Most of us need a little push or help to do hard things. When it comes to motivating yourself to make change, it can be a struggle. Change is hard work. We often have good intentions to change but get busy and distracted. Or we don’t want to face the reality that change is needed.

Years ago, I wrote a book, I Married You, Not Your Family and 9 other myths that will ruin your relationship. One of the myths was, I can’t change. This is who I am, take it or leave it. I can’t tell you how many times I heard people say this in couples’ therapy.

Yet, the hallmark of the Christian life is that change is possible. Therefore, it’s ridiculous to take the position that you can’t change. With the power of the Holy Spirit in you, change is always possible. So, no excuses!

Now, let’s look at a few things that get in the way of making a needed change. I call these change stoppers.

The first one is denial. You can’t motivate yourself to change if you don’t admit there is a problem or something that needs to be improved. Thus, the first step to change is to admit there is a problem.

Moving out of denial means taking an honest look at what you are doing that negatively affects you or others. For example, do you need to be healthier to be around for your grandchildren or partner? Do you need to work on your temper to make your home a safe place? What can you do to improve your relationships with those you love, care about or with whom you do life? Are you listening to the feedback others are giving you regarding a problem?

Next, you need to address self-centeredness. When change doesn’t fit your agenda, and doesn’t work for you, do you consider how your on-going behavior impacts those around you? Or are you resisting change because you feel controlled or upset at hearing how your behavior impacts others?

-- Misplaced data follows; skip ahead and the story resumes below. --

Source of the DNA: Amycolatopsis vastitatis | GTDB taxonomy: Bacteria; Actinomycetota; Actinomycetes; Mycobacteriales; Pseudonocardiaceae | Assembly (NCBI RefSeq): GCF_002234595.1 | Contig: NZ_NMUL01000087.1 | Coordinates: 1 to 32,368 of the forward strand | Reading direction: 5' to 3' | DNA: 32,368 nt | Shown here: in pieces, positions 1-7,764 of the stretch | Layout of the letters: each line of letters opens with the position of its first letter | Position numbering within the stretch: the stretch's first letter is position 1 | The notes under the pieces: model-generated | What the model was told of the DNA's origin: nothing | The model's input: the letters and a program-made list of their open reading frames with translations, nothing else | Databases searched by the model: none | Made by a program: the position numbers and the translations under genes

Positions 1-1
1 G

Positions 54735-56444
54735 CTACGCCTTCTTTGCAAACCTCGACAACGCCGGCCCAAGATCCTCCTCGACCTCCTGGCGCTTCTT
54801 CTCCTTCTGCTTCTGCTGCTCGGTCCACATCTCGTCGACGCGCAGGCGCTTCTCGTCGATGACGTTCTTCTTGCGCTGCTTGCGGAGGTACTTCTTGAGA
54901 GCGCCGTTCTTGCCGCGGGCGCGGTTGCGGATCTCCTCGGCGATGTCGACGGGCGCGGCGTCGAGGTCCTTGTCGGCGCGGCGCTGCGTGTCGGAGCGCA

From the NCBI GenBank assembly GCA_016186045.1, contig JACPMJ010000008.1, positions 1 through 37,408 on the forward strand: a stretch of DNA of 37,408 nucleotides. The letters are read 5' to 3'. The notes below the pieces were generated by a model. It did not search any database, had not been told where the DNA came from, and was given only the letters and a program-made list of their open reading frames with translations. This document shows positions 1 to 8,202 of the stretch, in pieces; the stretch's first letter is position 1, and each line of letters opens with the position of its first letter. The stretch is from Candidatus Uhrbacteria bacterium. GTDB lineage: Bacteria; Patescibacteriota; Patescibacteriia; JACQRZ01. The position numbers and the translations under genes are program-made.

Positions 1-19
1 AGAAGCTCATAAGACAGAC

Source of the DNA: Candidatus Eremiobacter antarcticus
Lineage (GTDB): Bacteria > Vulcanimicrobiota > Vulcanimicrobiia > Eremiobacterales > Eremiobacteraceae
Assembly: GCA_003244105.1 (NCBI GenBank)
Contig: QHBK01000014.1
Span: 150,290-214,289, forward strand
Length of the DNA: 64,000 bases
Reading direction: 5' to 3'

There are many unhealthy things we do that create relationship conflict and problems. Avoiding those things doesn’t make a relationship better. The root of this avoidance or resistance is usually pride. “No one is going to tell me what to do!” Yet, relationships are a give and take. When our behavior is self-centered, it creates friction. So, ask, am I mostly thinking about me or considering the other person?

Finally, sometimes we don’t make change because we are too comfortable in a relationship and take another person for granted. We don’t realize there could be a slow build-up of resentment based on our behavior. Or we simply don’t care that much to make a needed change.

Complacency has ruined many relationships. It can lead to boredom, frustration, anger and a host of negative feelings for the other person. So, if change needs to be made, make it. Don’t be complacent. If you are unsure how your behavior impacts the people who live and work with you, ask.

To do the hard work of change, we must confront denial, self-centeredness, complacency and pride. Otherwise, we create tension and stress in our relationships. More importantly, we should be motivated by love and wanting to be more like Christ in all our relationships. With the Holy Spirit in us and a desire to be more loving, we can face the hard work of change.


Get motivated and get it done